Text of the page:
When designing and developing hot-forged products made of superalloys used for applications such as aircraft engines, finite element method-based forging simulations are used to improve design quality and speed development by reducing the number of prototyping processes. To create forging simulations with high precision, accurate material characteristic data must be entered in the simulator beforehand for the superalloy to be forged. A particularly important characteristic is the flow stress—the stress needed to plastically deform the material. The flow stress is calculated by performing a compression test and calculating the value from the deformation amounts and measured load values. But it is difficult to obtain accurate flow stress values from normal compression tests due to a number of confounding effects on the load values—heat transfer from the specimen to the test grip, the frictional force generated between the specimen and test grip, and the compressive heating generated in the specimen. Hitachi has addressed this issue by creating a method of experimentally removing the effects of heat transfer and frictional force using uniform compression testing, and a method of analytically removing the effect of compressive heating using isothermal cross-section processing.

    (Hitachi Metals , Ltd.)

    4. Metal Pastes for Next-generation Power Devices

    4. Bonding paste application examples and cross-sections after bonding Bonding paste application examples and cross-sections after bonding

    Demand for power control devices for motor control in electric vehicles and hybrid electric vehicles is rapidly increasing. Their operating temperatures show an upward trend obtaining higher efficiency. High heat resistance bonding paste materials that support operating over 200°C are also being developed. Hitachi Chemical Company, Ltd. has developed two new kinds of pastes. One is sintered copper paste having thermal conductivity of 180 W/(m•K) that is prepared through stably sintering copper particles. The other one is copper/tin-based metal paste that can bond compounds without remelting below 400°C in the same process as solder. It is expected that the use of these products offers a promising approach for downsizing and reducing the prices of power devices. Their use would also allow the operation of power control devices at even higher temperatures for SiC semiconductors, which are becoming increasingly common.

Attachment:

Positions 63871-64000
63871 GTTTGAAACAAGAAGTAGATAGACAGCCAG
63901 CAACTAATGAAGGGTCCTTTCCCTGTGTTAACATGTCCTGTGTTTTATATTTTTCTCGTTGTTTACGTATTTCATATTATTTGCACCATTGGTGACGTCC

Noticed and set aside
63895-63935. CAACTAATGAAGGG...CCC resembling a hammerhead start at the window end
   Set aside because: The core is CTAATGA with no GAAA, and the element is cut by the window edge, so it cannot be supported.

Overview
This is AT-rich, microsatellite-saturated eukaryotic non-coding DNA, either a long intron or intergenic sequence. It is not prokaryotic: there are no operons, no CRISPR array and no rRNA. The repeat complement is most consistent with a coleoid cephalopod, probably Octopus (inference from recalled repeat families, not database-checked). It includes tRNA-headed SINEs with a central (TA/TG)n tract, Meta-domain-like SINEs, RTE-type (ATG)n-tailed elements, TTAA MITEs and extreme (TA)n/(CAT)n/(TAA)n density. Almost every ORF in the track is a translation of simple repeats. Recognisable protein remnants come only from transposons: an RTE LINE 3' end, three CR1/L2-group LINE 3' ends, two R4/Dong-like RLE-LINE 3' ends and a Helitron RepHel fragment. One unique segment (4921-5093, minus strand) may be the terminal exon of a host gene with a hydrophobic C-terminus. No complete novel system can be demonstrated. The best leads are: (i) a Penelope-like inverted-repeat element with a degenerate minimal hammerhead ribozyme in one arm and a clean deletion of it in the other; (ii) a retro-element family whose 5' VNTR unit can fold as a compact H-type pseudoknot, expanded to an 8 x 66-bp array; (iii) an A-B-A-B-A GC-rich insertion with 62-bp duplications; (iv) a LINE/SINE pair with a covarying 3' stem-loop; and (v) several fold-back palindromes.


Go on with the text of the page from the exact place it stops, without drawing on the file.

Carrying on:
(Hitachi Chemical Company, Ltd.)

    5. Ultra-low Scratch Nanoceria CMP Slurry

    Hitachi Chemical Company has developed a nanoceria slurry for use in chemical mechanical polishing (CMP) with low scratch performance. It has started to be used in 5-nm generation devices with cutting-edge logic.

    The slurry exhibits high polishing speed despite its very small abrasive particle diameter (5 nm), but its polishing mechanism was in large part previously unknown. The company has recently used X-ray photoelectron spectroscopy (XPS) to perform a cerium valence evaluation to show why the high reactivity of the nanoceria abrasive particles results in high polishing speed.

    When performing ceria-based silicon dioxide polishing, cerium-oxygen-silicon bonds are first formed at local high temperatures and pressures when ceria particles are pressed into the substrate by the polishing pad, and the cerium valences change from 4 to 3. Next, mechanical action causes the silicon atoms to separate from the substrate. The increase in cerium 3 valences found by XPS measurement has shown that just immersing the silicon dioxide substrate in the slurry results in the formation of cerium-oxygen-silicon bonds because of the highly reactive nanoceria abrasive particles. The speed of the first-stage reactions in this type of polishing is the reason that nanoceria exhibits high polishing speed.

    Hitachi will continue to expand the application of nanoceria slurry to cutting-edge devices and explicate the mechanism for silicon atom separation.

    (Hitachi Chemical Company, Ltd.)

    5. Clear nanoceria slurry (left), and cerium XPS spectra before and after silicon dioxide substrate immersion (right) Clear nanoceria slurry (left), and cerium XPS spectra before and after silicon dioxide substrate immersion (right)

    Download Adobe Reader
    In order to read a PDF file, you need to have Adobe® Reader® installed in your computer.